Inspiring True Entrepreneurialism
Prosperity Rings was dogged, untiring, resolute, and unwavering in its mission to inspire borrowers to make their businesses truly entrepreneurial, with a solid business plan, reinvestment of profits, and expansion to become self-sustaining. Board Member Katherine Pasternak*, who accompanied Prosperity Rings President Nancy Pasternak on our February 2013 monitoring visit, contributed a great deal of expertise to the business oriented discussions we held with group after group.
Most borrowers working with our partners, ANISHA, SHWET, and SRIA, in rural Tamil Nadu are naïve about how to structure and grow a business. Many opt for a milk cow and goat rearing simply because exposure to entrepreneurial diversity is not readily available to them. Our challenge was and is to motivate each woman to gain exposure to a multiplicity of businesses, and pursue a sustainable growth-potential enterprise. She needs a solid understanding of her marketing goals. She, alone, needs to control the money, employ anyone who assists her, and reinvest toward expansion. The rapt attention of the borrowers and enthusiastic nodding demonstrated their willingness and eagerness to go beyond their comfort zone and consider more far-reaching pursuits.
We told them about Umarani, who learned in two hours how to weave colorful plastic strips into carry lunch bags and is selling them like hot cakes. They heard how borrowers took the initiative from on-the-job experience to create their own businesses. Jaya, who worked for a fruit juicer, decided to buy a blender with her loan and now sells juice herself. They heard about Pappathi who makes and sells curd (yoghurt), buttermilk, and ghee (butter) from her cow’s milk. “Why don’t more dairy borrowers learn to do that?” we prompted. Instead of selling male calves and goats, we encouraged raising them and charging stud fees.
With more experienced borrowers, we explained that second and third loans should not be simply for more inventory, but for a capital investment toward expansion of the business — a mobile cart to haul merchandise to a larger customer base; an industrial grinder to grind spices for large weekly markets; a stove to go along with pots and pans to rent out for ceremonies; an additional tailoring machine to employ another tailor.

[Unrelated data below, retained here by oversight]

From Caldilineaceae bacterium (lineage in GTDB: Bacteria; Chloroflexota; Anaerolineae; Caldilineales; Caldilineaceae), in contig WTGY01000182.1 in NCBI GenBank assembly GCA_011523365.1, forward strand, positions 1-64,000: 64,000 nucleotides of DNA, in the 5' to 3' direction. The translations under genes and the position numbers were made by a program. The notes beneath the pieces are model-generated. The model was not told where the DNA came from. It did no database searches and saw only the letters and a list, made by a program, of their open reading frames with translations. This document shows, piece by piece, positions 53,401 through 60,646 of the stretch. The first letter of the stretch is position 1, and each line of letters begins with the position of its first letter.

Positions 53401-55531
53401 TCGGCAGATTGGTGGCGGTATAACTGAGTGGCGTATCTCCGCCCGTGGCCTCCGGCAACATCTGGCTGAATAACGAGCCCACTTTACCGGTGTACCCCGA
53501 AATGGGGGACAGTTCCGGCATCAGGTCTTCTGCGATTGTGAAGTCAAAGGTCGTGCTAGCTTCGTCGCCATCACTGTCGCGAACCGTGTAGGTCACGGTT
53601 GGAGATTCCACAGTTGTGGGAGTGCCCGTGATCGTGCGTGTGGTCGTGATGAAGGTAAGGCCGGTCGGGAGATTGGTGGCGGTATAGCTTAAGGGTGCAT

We worked with our partners to help them support women in pursuing truly entrepreneurial ideas and then marketing them. First, we revised the business plan to help them better single out the business concepts that have more potential for growth. They agreed to make advertising flyers and to take borrowers on field trips to weekly markets to help them discover a variety of enterprises. They will urge borrowers to invest a substantial portion of profits toward growth to make their business sustainable.
We encouraged the organizing of trainings so that women who are further along in their businesses can train others in the same line of work. Every year we come across unique enterprises that borrowers found out about and put into practice, which demonstrates that exposure to products and services is key. Mary Pongajam is making phenol from urea and caustic soda to sell as industrial cleaner for medical instruments in hospitals, for car washes, offices, and children’s hostels. Lakshmi Annadurai is making and selling a health drink from Ragi (finger millet) flour and water, which for breakfast can keep you full until lunchtime.
The discussions created a stronger awareness of the potential for personal blossoming and the importance of building entrepreneurial growth on a well-thought-out business foundation. We believe we inspired borrowers to think big, seek opportunities, and trust themselves and our partners to establish bigger, more diverse, and sounder enterprises. They certainly inspired us with their eagerness to break free of the stifling isolation of traditional functions of women and work hard to create a new world for themselves and their children.
*Katherine has an MBA and a Master’s in International Management. She has been instrumental in enhancing business plans and their outcomes in Ghana, Uganda, and Zambia.